Locke v. Davey Analysis
Hamilton02 at aol.com
Hamilton02 at aol.com
Sat Sep 30 08:10:18 PDT 2006
I think this is not a persuasive reading of either the opinion or any
opinion onto which the author, Rehnquist, would have signed on. Rehnquist always
looked for the dispositive element in a case, and was rarely interested in
multifactorial tests, or the kind of intuitive weighing they require. If you
trace Rehnquist's free exercise opinions whether maj or diss, he had a
consistent view that animus or hostility is an important, even determinative, element
under the Free Exercise Clause. This opinion reads like a summary, a looking
back, of his free exercise views, and the most important paragraph is the
one where he summarizes the major cases finding a violation, saying that they
all involved animus to religion (or religious reasons) in some way. He
distinguished the Locke situation on the ground (more than once) that there was no
proof of animus.
I understand that there are those on the list who would argue that animus
cannot be pivotal in all free exercise cases, because they would say that
Sherbert is a case that does not involve animus. That is not his reading,
obviously, as he includes it in the cases where animus was proved. (If you look at
Smith's reading of Sherbert, the animus arises from the fact that religious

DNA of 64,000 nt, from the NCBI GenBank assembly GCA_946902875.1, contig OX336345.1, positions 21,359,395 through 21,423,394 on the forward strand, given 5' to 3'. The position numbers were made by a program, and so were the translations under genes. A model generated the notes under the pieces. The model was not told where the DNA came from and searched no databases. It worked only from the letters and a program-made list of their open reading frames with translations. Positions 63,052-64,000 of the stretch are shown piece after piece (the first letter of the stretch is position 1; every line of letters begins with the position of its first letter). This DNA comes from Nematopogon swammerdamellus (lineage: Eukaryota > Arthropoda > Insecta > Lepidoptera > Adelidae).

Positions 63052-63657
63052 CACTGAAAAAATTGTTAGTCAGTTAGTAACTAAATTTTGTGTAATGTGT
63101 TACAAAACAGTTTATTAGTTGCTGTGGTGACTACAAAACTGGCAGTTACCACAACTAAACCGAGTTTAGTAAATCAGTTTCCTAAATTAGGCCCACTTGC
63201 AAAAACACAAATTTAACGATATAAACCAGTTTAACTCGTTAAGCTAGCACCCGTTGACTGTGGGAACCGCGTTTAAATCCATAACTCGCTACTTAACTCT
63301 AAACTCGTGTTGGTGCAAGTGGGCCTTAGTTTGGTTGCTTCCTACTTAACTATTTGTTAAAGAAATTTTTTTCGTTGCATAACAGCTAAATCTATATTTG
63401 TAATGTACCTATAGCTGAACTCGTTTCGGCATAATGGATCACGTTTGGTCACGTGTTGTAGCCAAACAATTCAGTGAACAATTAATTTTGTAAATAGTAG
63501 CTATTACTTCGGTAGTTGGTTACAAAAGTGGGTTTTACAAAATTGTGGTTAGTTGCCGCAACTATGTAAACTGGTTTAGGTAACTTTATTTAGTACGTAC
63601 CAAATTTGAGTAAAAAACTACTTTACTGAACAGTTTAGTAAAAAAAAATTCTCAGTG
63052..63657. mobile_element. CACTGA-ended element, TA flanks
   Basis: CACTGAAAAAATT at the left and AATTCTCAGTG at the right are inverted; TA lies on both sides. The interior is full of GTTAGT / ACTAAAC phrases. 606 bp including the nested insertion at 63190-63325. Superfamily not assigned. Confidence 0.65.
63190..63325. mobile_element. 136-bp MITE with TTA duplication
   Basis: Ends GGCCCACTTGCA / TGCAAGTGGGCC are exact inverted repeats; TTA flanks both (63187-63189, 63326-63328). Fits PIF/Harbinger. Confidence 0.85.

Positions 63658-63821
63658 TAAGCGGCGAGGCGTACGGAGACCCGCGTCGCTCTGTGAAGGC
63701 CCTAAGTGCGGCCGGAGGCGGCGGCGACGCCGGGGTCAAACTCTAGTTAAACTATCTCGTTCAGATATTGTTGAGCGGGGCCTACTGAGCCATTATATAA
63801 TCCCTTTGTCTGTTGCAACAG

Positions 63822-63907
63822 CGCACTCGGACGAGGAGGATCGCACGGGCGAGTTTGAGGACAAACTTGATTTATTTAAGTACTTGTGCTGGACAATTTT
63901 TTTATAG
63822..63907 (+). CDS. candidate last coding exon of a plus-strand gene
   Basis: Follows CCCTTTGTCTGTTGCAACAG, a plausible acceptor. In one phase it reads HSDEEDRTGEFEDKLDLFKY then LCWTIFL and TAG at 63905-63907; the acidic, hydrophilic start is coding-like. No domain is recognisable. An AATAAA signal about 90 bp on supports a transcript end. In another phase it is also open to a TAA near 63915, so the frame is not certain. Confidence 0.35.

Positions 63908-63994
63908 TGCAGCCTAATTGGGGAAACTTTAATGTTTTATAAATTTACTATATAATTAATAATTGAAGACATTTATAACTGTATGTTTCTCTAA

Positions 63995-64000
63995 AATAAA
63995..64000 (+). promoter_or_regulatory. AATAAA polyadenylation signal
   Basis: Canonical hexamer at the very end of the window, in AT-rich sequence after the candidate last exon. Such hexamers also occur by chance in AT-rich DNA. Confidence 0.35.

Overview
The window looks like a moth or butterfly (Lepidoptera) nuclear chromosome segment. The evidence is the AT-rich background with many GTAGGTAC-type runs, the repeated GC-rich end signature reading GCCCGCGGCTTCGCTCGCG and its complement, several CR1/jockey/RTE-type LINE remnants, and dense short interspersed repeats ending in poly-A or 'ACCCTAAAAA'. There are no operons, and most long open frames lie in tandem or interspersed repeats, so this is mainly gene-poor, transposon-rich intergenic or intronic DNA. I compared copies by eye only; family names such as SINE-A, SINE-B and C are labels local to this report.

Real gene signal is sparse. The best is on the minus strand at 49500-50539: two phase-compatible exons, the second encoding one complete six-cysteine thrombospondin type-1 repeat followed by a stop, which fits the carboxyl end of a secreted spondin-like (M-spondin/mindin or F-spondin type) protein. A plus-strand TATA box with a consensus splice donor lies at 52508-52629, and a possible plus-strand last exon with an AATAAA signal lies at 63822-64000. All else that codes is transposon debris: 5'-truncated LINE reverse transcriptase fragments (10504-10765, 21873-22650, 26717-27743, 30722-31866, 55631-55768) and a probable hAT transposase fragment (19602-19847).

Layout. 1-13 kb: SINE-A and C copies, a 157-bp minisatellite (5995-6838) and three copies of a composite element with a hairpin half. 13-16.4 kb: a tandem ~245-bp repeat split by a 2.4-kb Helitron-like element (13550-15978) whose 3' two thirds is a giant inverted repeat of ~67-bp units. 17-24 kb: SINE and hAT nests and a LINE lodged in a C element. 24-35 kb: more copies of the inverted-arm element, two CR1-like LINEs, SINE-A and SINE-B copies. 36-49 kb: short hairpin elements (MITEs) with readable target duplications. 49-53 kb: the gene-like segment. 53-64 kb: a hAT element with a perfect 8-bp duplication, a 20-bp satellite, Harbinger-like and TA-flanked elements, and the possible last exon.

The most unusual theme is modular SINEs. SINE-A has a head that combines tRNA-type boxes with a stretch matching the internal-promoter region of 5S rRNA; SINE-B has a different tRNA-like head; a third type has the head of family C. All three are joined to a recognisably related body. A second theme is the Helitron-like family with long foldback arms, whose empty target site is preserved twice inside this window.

reasons are treated less well than secular reasons).
Paul R. Verkuil Chair in Public Law
Benjamin N. Cardozo School of Law
In a message dated 9/29/2006 3:04:01 P.M. Eastern Standard Time,
gbaylor at clsnet.org writes:
I am curious as to how those on this list would characterize the analysis
used by the majority in Locke v. Davey.
The Court obviously rejected the notion that non-neutral laws essentially
always violate the Free Exercise Clause, (presumably) without regard to the
magnitude of the burden imposed on the claimant's religious exercise.
At the same the Court did not apply a straightforward substantial
burden/compelling state interest/least restrictive means analysis. As I read the
majority opinion, after acknowledging the non-neutrality of the law in question,
the Court looked at the magnitude of the burden not in isolation, but rather
in the context of other factors, including the character of the law that
caused the burden on Davey and the importance of the state's interest.
[When I say "the character of the law that caused the burden on Davey," I am
referring to the Court's observations about the otherwise religion-friendly
character of Washington's education aid law (e.g., Davey could have kept his
scholarship and majored in something other than devotional theology at the
seriously religious Northwest College).]
In other words, the Court seemed to be applying a multifactorial approach,
under which a claimant's weakness on one factor (e.g., burden) theoretically
might be rehabilitated by his or her strength on others (e.g., the magnitude
of the state's interest).
Do you agree or disagree? Thanks.
Gregory S. Baylor
Director, Center for Law & Religious Freedom
Christian Legal Society
8001 Braddock Road, Suite 300
Springfield, VA 22151
(703) 642-1070 x 3502
(703) 642-1075 fax
gbaylor at clsnet.org
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